10 January 1943

The calm before the storm at Sanananda as the Allies prepare for a major assault to finally capture the position, the last serious Japanese stronghold in Papua.

The Australian 18th Brigade, under Brigadier George Wootten and reinforced with 1000 fresh troops from Australia, will attack from both flanks, while a US regiment will attack from the west.

Sporadic skirmishing continues during the preparations and four Diggers die on the day.

9 January 1943

US commander at Sanananda, General Eichelberger is ropeable at MacArthur’s claim of victory at Sananada. He knows the final battle for Sanananda, the last major assault in the Papuan campaign, is days away. More importantly, he knows that many more fine soldiers – Australian, American, Papuan and Japanese – are still to sacrifice their lives or their health.

Eichelberger would later describe the battles as the bitterest kind of “siege warfare”, which had to be fought until there was not one Japanese soldier “capable of lifting a rifle.”

8 January 1943

General Douglas MacArthur leaves Moresby for Brisbane, saying his work is done, even though the final assault on Sanananda has not yet begun.

His order for the day issues US Distinguished Service Crosses to a range of commanders, including Blamey, Eichelberger, Eather and Wootten.

He also issued a communiqué claiming “the complete annihilation of the Japanese Papuan Army.”

7 January 1943

Last day for rice rations for Japanese defenders at Sanananda. Even sick and wounded are left in the front line as they prepare for the final showdown. The swamps surrounding their jungle fortress are despoiled by the rotting bodies of their dead.

With morale collapsing, officers resort to summary execution for deserters. Nevertheless, a growing number of lower ranks are taking to the jungle and surrendering to Allied troops.

6 January 1943

At Sanananda, the Japanese rice supplies are almost gone. From tomorrow, the defenders will lose even their meagre 60 grams a day. Morale is at al all-time low and friction increases between the lower ranks and their officers as many soldiers believe their officers have secret supplies.

In his diary Private Wada Kiyoshi writes: “All officers … eat relatively well. The majority are starving. The higher officers are not starving. This is indeed a deplorable state of affairs for the Imperial Army.”

5 January 1943

Diggers and Americans continue their gradual build up at Sanananda, moving from Buna to continue their assaults on the Japanese positions.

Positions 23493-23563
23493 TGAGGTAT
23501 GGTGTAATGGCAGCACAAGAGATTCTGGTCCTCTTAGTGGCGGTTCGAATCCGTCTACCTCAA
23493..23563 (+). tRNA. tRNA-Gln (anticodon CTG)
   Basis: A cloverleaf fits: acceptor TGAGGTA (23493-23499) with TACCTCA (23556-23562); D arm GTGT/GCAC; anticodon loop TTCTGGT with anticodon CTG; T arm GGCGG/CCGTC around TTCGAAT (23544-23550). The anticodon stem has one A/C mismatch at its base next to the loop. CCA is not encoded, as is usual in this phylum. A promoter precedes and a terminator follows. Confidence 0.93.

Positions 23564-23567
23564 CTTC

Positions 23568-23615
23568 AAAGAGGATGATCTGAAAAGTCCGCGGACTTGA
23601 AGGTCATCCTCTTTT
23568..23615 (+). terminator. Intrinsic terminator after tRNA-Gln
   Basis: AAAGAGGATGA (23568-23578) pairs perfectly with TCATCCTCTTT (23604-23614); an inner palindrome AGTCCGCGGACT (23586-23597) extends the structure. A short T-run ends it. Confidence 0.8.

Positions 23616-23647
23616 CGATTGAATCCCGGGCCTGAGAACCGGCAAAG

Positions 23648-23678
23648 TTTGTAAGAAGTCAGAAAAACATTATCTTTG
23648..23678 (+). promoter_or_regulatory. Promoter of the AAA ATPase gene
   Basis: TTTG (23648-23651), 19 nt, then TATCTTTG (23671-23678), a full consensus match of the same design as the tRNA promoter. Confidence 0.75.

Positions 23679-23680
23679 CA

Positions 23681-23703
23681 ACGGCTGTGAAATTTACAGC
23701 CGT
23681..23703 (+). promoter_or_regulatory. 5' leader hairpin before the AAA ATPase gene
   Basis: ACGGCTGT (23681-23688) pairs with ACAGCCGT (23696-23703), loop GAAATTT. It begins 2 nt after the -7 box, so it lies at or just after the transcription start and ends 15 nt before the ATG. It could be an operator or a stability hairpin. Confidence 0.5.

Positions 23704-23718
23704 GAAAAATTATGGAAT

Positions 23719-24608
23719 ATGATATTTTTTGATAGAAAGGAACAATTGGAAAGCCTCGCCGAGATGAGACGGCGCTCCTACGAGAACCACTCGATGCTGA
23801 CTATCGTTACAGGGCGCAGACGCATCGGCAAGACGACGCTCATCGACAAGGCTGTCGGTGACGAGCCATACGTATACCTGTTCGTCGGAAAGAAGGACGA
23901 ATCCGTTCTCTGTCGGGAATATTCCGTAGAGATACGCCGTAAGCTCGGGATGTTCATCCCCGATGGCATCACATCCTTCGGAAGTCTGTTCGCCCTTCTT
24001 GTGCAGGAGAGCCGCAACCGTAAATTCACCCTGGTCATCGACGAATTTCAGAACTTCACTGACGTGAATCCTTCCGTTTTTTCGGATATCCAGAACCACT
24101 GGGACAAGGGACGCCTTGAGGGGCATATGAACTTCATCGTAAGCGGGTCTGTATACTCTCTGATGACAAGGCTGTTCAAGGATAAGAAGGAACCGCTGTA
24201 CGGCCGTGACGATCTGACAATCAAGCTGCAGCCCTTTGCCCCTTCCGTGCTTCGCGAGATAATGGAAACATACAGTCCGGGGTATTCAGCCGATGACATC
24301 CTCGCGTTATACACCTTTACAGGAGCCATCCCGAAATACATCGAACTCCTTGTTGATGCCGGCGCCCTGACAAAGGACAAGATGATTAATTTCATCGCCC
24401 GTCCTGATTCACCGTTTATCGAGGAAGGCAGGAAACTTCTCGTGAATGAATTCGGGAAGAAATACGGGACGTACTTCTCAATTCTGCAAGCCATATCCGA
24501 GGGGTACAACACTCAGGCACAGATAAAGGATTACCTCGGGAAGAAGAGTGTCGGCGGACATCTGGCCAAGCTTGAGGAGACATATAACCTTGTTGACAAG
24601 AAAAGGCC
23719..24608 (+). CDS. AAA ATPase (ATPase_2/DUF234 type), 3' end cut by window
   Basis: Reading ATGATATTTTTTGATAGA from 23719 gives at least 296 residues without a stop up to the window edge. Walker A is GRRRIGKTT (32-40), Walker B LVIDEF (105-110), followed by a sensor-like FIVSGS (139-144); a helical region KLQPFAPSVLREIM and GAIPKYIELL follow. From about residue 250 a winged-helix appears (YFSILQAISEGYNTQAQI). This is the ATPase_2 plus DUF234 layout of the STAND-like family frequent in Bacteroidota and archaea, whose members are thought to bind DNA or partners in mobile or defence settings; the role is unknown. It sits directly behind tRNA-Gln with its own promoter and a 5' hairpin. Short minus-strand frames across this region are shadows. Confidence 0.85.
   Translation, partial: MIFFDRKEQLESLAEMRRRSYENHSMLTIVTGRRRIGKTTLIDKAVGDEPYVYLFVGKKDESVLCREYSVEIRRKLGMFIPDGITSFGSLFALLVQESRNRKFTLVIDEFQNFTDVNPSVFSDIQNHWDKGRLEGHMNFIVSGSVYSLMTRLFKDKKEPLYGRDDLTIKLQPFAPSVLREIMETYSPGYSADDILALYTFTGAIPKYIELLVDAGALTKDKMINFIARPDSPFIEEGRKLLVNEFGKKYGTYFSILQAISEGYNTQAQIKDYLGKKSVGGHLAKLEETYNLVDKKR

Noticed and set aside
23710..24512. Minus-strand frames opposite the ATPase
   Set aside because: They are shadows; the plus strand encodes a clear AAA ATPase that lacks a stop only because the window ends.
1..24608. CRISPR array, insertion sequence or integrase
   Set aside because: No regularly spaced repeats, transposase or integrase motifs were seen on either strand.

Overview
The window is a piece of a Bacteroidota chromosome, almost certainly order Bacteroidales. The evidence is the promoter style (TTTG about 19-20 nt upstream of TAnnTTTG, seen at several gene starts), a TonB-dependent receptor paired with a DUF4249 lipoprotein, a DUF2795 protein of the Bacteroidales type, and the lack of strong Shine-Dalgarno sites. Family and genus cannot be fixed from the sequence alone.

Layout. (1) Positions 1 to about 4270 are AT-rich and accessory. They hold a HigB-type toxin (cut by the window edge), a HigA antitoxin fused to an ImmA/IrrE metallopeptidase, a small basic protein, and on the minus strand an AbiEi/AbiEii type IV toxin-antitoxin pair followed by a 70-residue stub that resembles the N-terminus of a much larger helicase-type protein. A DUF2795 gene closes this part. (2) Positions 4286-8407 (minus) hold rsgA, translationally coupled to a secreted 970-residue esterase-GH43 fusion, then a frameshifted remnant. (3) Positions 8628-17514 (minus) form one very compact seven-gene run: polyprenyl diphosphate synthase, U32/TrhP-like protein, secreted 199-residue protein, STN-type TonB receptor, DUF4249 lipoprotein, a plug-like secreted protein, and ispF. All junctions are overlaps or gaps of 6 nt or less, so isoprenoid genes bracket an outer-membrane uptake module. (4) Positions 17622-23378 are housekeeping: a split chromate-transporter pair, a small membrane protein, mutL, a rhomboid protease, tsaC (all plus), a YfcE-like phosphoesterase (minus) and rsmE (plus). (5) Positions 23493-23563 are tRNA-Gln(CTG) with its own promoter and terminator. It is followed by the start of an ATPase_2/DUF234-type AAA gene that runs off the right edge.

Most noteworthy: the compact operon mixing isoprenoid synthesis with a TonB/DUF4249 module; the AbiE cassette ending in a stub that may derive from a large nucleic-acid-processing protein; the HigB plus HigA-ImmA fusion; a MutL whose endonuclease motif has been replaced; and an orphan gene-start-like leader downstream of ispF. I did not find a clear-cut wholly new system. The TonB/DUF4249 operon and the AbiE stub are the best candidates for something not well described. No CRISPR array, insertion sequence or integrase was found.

The Japanese are slowly fading as their rations are reduced from 300 grams of rice per man per day to just 30 to 60 grams a day this last week. They have survived by eating fish, shellfish, coconuts and, until it ran out, horsemeat.

Over recent weeks, as these alternatives also disappear, they are reduced to eating plant roots, bark and the flesh of their dead comrades or enemy. They nickname it ‘white pork’.

4 January 1943

It is the beginning of the end for the Japanese South Seas Force in the Kokoda Campaign. Gona and Buna are now in Allied hands and the remaining Japanese are fighting for their lives in and around Sanananda village between the two.

The Allies have pushed the Japanese along the Sanananda Track, killing around 1600 enemy as they cramp them into a small perimeter around the village.

The attackers are faced with appalling conditions, fighting through pestilential swamps often submerged in the persistent torrential rain and filled with the rotting and flyblown bodies of the enemy dead. Many of the starving Japanese defenders resort to eating their dead.

3 January 1943

With the Japanese positions at Buna captured, the Allies turn their attention to the enemy stronghold at Sanananda, further north along the coast.

Originally, around 6000 Japanese troops defended Sanananda. They included many sick and wounded. They set up an intricate, interwoven defensive position on the only dry ground in the area, forcing the Allies to attack them from the surrounding swamps.

The Allies badly underestimate the number of enemy and after early setbacks, adopt an holding pattern while they await reinforcements from the troops attacking Buna and Gona.

2 January 1943

Buna falls as the final Japanese resistance is crushed and the position overrun, by the Americans from the west and the Australians from the east.

During the final hours of the fighting, the Japanese try to reinforce the Buna position by bringing a battalion by barge from Sanananda to the north. But seeing the position has already fallen, they withdraw.

Both sides suffer heavy losses at Buna but, for the Japanese, the result is disastrous. About 2700 Japanese troops with 11 pieces of artillery had held the position. Perhaps 400 of them escape to Sanananda. The rest perish at Buna.

The Allies had 2870 casualties, of whom 913 were Australian. Many more struck down by illness and tropical diseases.

1 January 1943

Zero hour for the attack by the Australian 2/12th Battalion on the Japanese stronghold at Giropa Plantation at Buna is set for 8am.

Six tanks from 2/6th Armoured Regiment rolled forward right on time, closely supported by the Diggers.

 They were immediately hit by a barrage of fire from snipers in trees and automatic weapons from deeply embedded pillboxes. Eleven members of the 2/12th were killed in the assault.